Friday, October 26, 2012

Blues News from the Magnolia State

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The past few months have been busy in Mississippi as far as the blues are concerned.  There are always several blues festivals during the summer months that allow the body to enjoy great music, food, and beverages at 100+ degree temperatures.  The past couple of months, the state was part of the wonderful Bridging the Blues events that took up twelve days in late September and early October.  Occasionally, Friday Blues Fix will take a look at what's going on in the Magnolia State....after all, it's like home to this week, we will look at some things that have been going on, that will be going on, and maybe turn you on to some tunes by some fellow Mississippians that deserve to be heard.  So, check it out, y'all!!!!

The Robert Johnson Blues Foundation will be presenting the Robert Johnson Crossroads Celebration this Saturday (October 27th) in Jackson, MS at the famed Alamo Theatre downtown on Farish Street, beginning at 8:00 pm.  As you can see from the poster on the left, there's a pretty impressive list of musicians appearing, including Vasti Jackson, Chris Thomas King with special guests Cedric Burnside, Billy Gibson, and Japanese blues artist Keiko Kamaki.  Robert Johnson's grandson, Steven Johnson, will also be appearing.  You can buy tickets in advance ($20.00 each....they're $25.00 at the door) through Paypal by visiting the Robert Johnson Blues Foundation website.  Here are a couple of videos from Chris Thomas King and Vasti Jackson to give you a taste of what to expect on Saturday night.

Also this weekend, in Meridian (about 90 minutes east of Jackson), there will be a Mississippi Roots Music Film Festival and Symposium taking place on Sunday, October 28th, at the Temple Theatre in the downtown area, just a few blocks from the Riley Center.  For a $5 admission, there will be three films and about Jimmie Rodgers, one about Elvis Presley, and one featuring....wait for it....the movie We Juke Up In Here!!!!  Filmmakers (and fellow FBF'ers) Roger Stolle and Jeff Konkel will also be present for the showing.  All of those films will be worthwhile viewing, but if you haven't seen We Juke Up In Here! yet, your blues credentials could be in danger of being revoked.  Local blues lovers, now's your chance to keep that from happening.  It all starts at 2:30 pm on Sunday.

Last week, we told you about the 424 Blues Cafe' in downtown Philadelphia, MS.  They held an Open House last Saturday, during the town's annual Octoberfest celebration, to allow the curious to drop by and see what was in store for them in a few short months.....good food and drink and great music.  Capping off the festivities was a free performance by Jackson bluesman, Louis "Gearshifter" Youngblood, one of the stars of We Juke Up In Here!  Youngblood played his irresistible mix of urban blues and deep soul for about two hours, even graciously stepping aside a couple of times to allow some local talent the opportunity to show what they had.  His guitar work was first-rate, as was his singing.  He did a mix of covers and originals with a pair of local musicians on bass and drums.  I urge you to check Mr. Youngblood out first chance you get.  In the meantime, check out the clip below (filmed in Pennsylvania during the summer) to get a taste of what you missed this past weekend.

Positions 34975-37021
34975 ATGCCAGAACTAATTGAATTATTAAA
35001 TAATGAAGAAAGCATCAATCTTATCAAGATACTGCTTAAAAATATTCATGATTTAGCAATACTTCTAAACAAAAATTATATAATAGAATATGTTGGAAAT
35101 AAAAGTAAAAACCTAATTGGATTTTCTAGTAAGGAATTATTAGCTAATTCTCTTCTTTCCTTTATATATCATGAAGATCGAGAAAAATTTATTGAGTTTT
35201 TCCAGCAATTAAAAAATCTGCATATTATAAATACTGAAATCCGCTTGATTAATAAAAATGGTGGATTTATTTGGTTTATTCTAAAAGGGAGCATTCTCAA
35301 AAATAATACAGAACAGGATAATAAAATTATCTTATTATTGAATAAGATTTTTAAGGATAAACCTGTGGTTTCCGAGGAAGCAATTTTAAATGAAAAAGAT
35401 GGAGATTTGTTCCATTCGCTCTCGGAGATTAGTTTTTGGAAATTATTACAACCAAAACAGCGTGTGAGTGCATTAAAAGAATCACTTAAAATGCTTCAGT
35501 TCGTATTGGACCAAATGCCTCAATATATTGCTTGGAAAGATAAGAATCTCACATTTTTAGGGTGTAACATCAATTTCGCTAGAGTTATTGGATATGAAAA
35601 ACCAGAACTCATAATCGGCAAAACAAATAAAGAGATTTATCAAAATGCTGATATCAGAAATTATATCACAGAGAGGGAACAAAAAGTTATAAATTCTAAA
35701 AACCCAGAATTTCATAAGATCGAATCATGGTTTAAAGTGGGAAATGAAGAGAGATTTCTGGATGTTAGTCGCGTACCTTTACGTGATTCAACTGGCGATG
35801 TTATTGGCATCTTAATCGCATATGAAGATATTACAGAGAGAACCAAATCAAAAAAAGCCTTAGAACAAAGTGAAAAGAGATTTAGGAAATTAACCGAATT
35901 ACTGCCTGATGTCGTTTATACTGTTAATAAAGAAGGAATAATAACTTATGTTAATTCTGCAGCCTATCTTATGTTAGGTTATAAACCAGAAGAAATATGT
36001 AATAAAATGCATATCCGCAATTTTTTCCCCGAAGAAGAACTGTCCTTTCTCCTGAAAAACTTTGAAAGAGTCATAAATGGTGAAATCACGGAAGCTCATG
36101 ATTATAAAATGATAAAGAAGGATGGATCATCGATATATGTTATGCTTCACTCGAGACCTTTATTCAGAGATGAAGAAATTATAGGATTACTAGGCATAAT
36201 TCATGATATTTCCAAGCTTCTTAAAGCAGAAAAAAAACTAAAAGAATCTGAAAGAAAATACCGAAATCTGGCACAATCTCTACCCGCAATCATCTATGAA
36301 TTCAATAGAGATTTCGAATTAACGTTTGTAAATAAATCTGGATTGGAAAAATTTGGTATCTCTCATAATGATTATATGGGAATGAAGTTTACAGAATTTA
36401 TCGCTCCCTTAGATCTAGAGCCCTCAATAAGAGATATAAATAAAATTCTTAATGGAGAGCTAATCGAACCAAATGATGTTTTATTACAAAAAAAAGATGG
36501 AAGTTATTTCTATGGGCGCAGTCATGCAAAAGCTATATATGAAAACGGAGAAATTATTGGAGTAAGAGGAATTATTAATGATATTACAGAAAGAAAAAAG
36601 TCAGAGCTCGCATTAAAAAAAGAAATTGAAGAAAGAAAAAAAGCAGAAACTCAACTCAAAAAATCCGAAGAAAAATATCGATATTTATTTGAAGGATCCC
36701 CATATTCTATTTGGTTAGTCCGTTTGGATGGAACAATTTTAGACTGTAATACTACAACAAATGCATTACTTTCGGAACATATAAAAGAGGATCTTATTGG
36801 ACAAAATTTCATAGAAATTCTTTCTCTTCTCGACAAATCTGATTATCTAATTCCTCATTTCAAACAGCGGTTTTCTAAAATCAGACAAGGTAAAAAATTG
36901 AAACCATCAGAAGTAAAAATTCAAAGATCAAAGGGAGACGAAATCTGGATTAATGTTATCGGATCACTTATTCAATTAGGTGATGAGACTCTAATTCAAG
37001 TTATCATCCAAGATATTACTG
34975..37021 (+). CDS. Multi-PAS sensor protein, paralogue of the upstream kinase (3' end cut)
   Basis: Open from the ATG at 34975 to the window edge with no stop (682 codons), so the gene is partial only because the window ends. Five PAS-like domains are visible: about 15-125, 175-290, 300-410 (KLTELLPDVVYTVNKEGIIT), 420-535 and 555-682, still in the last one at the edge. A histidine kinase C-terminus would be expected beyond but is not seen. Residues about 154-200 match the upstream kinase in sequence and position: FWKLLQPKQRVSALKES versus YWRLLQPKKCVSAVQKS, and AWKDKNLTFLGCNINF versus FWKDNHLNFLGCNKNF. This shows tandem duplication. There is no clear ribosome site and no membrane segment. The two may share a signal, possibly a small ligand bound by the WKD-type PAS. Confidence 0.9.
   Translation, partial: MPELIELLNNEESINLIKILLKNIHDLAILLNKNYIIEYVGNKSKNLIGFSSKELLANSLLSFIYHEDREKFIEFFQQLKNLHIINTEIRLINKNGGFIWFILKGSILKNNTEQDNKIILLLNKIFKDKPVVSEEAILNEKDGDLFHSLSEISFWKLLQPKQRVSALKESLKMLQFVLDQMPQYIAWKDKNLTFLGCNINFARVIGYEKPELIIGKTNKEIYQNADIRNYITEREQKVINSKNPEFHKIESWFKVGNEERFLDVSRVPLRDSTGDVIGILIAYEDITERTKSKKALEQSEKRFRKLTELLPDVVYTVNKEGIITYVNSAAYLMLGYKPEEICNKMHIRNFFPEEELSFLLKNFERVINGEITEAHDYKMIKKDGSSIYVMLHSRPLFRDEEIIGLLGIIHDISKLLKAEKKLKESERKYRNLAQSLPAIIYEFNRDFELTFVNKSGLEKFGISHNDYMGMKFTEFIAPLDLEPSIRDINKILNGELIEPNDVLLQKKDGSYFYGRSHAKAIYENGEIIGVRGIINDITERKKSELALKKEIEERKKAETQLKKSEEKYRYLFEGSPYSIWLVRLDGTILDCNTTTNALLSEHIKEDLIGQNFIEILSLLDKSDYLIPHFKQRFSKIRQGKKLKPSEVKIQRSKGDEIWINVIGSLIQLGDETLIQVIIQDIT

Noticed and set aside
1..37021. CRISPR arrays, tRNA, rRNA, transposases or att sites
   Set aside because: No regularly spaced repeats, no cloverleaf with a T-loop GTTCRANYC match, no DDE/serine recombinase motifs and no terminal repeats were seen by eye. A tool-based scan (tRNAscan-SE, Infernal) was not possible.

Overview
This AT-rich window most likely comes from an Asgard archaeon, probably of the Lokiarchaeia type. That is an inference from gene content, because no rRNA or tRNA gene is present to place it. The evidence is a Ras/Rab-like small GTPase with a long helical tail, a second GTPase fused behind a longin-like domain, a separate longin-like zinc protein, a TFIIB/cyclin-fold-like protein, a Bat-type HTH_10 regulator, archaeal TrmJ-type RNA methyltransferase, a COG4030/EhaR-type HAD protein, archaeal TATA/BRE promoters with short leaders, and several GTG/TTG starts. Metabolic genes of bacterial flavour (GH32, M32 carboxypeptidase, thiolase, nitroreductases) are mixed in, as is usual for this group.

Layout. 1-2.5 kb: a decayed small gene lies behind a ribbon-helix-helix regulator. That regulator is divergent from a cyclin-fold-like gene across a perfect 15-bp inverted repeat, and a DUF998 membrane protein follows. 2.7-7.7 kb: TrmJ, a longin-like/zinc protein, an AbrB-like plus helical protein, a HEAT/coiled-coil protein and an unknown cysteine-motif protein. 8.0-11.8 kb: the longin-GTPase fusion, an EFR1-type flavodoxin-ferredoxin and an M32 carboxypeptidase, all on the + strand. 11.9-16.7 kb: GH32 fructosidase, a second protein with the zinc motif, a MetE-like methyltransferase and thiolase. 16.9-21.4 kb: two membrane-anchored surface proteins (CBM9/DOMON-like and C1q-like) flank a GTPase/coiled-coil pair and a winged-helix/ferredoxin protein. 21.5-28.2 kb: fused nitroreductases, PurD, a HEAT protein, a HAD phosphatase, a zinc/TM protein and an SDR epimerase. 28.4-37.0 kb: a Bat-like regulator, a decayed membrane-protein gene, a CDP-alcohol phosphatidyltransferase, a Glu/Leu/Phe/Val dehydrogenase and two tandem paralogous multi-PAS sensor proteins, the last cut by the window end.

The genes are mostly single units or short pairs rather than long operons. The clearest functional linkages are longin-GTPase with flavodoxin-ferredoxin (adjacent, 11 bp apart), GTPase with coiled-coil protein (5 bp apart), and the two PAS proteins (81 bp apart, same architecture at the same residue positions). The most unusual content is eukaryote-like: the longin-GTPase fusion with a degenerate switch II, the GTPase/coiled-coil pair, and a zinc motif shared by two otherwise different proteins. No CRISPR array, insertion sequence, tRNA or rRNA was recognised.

The 424 Blues Cafe' will officially open in a few weeks, so keep an eye on this blog for further info.  As we said last week, owner (and fellow FBF'er) Lenard Ingram plans to have live music on Fridays and Saturdays for starters, but hopes to add Thursdays as soon as possible.  It's going to be a really cool place for east central Mississippi and west central Alabama blues fans to check out the blues without having to drive a long way to do it.

There are several other events taking place this weekend, too.  The state is dedicating a stretch of Interstate 55 near Crystal Springs to Robert Johnson on Friday, designating it as the Robert L. Johnson Memorial Highway.  The ceremony will take place at Exit 72 in Copiah County, just off of I-55 southbound.  The house where Johnson was born was supposedly located at the site of one of the Interstate exits at Hazlehurst.

Also in Crystal Springs on Friday, the grave of bluesman Tommy Johnson is finally getting a headstone.  Chris Thomas King, who played Johnson in the movie, O, Brother Where Art Thou, is slated to appear as part of the ceremony.  The headstone dedication is also part of the Tommy Johnson Blues Festival, which also takes place this weekend, with Eden Brent scheduled to headline.

As we sign off for the week, check out a few examples of Mississippi Blues......starting with the legendary Son House, from a 1960's performance.

Hill Country master R.L. Burnside plays his original tune, "See My Jumper On The  Line," circa 1978.

Booker T. Washington "Bukka" White recorded in the 30's and later on in the 60's and 70's.  A cousin of B.B. King, White's slide work was highly influential, and some of his songs are considered classics today, like "Fixin' To Die Blues," "Parchman Farm Blues," and his version of the standard, "Shake 'em On Down" is considered to be the definitive version.  Another favorite is "Aberdeen, Mississippi Blues," as heard below.

And, of course, here's Bukka White's famous cousin from 1974, telling us why he sings the blues.

We'll close out with a look at Grady Champion, one of the younger Mississippi blues artists who is now building a big following here and worldwide, especially after winning the IBC a couple of years ago.  Champion is a master showman who appears regularly around the state and frequently in his hometown of Canton, MS and around the Jackson area.  This is the video of one of his most recent releases, "Make That Monkey Jump."

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